A scary thought? Maybe. But it's perfect for training.
Bismarck State College in North Dakota is adding an extensive power GridLab to their series of labs for training the next generation of control and energy technicians and managers.
While the hydroelectric plant is virtual—a hydraulic model built in OptoScript and running on an Opto 22 controller—most of the equipment in Bismarck's labs is real: thermal and flow process trainers, solar array, wind turbine, and much more. Students control equipment and analyze data either in person or online.
"We've been developing these remote laboratories for a decade now, and Opto 22 products have been a large part of our designs," says Zachery Allen, National Energy Center of Excellence Project Manager at the college.
Allen finds that control with Opto 22 products is straightforward, and he appreciates the ability to easily communicate with other devices and systems using standard protocols like TCP/IP and Modbus/TCP.
The new power GridLab (PGL) will cover all the school's distributed generation equipment, major labs, buildings, even an electric vehicle. The HMI is natively web-based and can be run by students worldwide as well as those on campus. (See the laboratory portal: http://www.bscnecelabs.net). The lab will offer a hands-on way to experiment with smart grid technologies, including demand response (DR) events and real-time pricing changes for electricity.
Since most of the equipment is real, Allen notes that safety is of the utmost importance. "Opto 22 products allow us to program our safety functions and provide oversight of students. For example, a student might try to open a circuit breaker in the PGL, but the PAC allows or prevents the operation after determining if the action will cause damage to other equipment."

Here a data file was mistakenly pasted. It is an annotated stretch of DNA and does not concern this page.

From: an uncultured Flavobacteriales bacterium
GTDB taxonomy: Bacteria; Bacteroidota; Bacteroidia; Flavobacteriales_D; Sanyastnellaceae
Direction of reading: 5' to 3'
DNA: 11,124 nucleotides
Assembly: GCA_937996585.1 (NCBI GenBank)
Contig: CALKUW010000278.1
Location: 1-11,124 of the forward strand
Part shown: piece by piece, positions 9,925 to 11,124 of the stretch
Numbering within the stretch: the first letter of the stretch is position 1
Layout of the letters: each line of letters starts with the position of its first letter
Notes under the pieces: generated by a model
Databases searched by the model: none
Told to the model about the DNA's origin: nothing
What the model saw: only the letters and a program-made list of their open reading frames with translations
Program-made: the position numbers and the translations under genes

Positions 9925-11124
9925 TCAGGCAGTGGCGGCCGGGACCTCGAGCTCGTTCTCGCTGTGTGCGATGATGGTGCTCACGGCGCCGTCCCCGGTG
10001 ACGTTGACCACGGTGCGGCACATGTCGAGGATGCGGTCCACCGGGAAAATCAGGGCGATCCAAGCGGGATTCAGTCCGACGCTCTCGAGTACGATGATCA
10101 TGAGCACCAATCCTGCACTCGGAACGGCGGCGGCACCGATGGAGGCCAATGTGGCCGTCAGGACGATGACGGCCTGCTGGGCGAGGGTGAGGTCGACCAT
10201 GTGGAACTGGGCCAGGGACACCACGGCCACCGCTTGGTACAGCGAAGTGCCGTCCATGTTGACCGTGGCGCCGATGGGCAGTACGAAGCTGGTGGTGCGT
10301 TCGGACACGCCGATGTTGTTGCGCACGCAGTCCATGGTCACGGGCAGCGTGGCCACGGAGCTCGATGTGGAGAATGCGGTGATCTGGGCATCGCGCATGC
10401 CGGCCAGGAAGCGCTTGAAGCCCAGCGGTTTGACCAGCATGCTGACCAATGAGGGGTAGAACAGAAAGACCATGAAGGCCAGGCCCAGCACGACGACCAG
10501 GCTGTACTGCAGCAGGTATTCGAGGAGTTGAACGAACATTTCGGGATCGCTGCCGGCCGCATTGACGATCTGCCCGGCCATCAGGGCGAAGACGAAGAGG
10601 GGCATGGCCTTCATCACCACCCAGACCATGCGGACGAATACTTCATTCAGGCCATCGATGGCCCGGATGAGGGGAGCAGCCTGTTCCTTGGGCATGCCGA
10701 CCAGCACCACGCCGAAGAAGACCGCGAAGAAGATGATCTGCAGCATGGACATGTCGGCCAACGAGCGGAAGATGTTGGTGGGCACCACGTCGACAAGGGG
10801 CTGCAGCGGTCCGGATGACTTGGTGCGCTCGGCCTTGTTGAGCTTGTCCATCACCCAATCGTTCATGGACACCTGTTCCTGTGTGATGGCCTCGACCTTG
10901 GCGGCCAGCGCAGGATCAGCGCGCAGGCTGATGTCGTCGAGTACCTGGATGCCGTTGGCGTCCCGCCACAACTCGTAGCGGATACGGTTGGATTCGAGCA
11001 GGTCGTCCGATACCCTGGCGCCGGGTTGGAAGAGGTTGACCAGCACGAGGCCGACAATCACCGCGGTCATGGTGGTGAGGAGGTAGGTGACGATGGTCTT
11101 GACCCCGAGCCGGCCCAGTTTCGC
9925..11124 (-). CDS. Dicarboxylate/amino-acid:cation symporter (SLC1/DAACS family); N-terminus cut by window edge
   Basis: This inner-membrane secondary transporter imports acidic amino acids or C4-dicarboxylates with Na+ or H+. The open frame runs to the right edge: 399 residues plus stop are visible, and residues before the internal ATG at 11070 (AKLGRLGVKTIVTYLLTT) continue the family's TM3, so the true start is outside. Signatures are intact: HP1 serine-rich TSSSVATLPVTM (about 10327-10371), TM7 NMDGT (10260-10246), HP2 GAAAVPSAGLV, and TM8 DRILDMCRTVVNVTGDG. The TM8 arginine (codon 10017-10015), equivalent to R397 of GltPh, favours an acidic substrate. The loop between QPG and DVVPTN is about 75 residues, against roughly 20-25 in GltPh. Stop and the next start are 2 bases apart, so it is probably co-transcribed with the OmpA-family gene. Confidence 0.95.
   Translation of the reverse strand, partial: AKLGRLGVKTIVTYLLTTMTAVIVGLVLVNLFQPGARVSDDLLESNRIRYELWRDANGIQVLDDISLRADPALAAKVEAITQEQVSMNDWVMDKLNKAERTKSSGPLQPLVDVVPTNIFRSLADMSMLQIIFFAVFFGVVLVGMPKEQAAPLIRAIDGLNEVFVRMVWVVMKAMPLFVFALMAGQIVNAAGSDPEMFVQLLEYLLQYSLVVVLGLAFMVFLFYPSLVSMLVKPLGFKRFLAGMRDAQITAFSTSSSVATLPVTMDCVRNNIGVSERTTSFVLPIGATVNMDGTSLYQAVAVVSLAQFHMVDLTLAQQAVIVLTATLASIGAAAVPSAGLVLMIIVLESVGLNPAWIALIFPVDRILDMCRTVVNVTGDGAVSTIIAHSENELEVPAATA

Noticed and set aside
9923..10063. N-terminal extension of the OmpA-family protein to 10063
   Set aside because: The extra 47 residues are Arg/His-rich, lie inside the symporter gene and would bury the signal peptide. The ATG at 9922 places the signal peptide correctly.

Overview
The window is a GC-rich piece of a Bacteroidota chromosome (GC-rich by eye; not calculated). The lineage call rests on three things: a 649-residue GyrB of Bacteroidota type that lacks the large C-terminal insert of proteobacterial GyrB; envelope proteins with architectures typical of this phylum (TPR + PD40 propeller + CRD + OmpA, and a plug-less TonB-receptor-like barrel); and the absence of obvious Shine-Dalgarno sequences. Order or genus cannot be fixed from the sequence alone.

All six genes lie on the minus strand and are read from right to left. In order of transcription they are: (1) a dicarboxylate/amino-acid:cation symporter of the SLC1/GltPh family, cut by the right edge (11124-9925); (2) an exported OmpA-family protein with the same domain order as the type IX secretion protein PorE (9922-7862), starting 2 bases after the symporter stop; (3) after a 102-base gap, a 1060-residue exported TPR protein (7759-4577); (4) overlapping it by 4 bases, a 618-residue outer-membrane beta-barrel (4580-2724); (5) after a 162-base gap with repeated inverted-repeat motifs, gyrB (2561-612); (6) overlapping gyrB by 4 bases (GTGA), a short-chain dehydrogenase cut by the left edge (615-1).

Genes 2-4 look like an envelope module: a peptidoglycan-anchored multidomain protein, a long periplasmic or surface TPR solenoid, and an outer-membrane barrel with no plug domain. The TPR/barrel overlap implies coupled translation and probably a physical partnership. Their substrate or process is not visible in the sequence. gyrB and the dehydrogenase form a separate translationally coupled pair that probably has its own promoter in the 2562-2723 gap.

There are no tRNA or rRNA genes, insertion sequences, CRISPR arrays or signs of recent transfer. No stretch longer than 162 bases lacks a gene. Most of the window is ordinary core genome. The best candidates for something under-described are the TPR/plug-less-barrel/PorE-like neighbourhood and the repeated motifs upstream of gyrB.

Bismarck State College offers a number of technical training programs online and on the campus, including instrumentation and control, mechanical maintenance, petroleum production, water/wastewater, and nuclear power, plus a Bachelor of Applied Science (BAS) in Energy Management.
Find out more:
Bismarck State College
National Energy Center of Excellence
Here's another opportunity to get hands-on SNAP PAC System training in the northeastern U.S.
This intensive three-day class is taught by Opto 22 Distributor and Certified Trainer Martindale Associates. You'll learn about PAC Project software, SNAP PAC controllers, and SNAP I/O. No prior Opto 22 knowledge is required.
SNAP PAC System Training Class
When: February 13-15, 2013, 8:30 a.m. to 5:00 p.m.
Where: 65 Avco Road, Unit M, Haverhill, MA 01835
Price: $795 per person. Lunch is included all three days.
Space is limited to six people.
Call now for information or to register.
Toll-Free (in the U.S. and Canada): 1-800-447-1191
Do you have a Google+ page?
Most people know and use Google as a powerful search engine, but a Google+ social media page can help you share and find even more valuable information on the web.
Now you can add Opto 22 to your circles and follow us on Google+.
1. Create a Google account.
2. Follow Opto 22's Google+ page.
Google+ is another way to get updates on product releases, new videos, tech tips, industry articles, and some behind-the-scenes activity at Opto 22.
Way back in 1982 Opto 22 developed the Optomux protocol. Since we've always built our products on open standards, we documented our new protocol and made it freely available for anyone to use.
Optomux quickly became an industry standard for distributed intelligent I/O.
Optomux allowed thousands of points of I/O to be distributed anywhere along a mile-long serial communications link.
Fast-forward to today, and there's still a lot of equipment out there that talks Optomux, including some of our own:
- B1 and E1 digital brains
- B2 and E2 analog brains
- Even our new Network LED Dimmer, which uses Optomux as well as Modbus and DMX512-A protocols
Now we're in a new Ethernet-based world with SNAP PAC controllers, but you can still talk to Optomux devices. And the protocol is still fully documented in the Optomux Protocol Guide (form 1572).
Opto 22 Director of Training Mary St. John just posted a new sample PAC Control flowchart on the OptoForum, so you can see how it's done. The chart illustrates how to send data from the controller to an Optomux device, using OptoScript with bitwise operators.
This simple chart is a quick example to get you started. Download the zip file, import the chart into your PAC Control strategy, and use the Optomux Protocol Guide to understand the commands.
Get the sample Optomux chart.
Get the Optomux Protocol Guide.
Questions? Comments? Contact Opto 22 Product Support.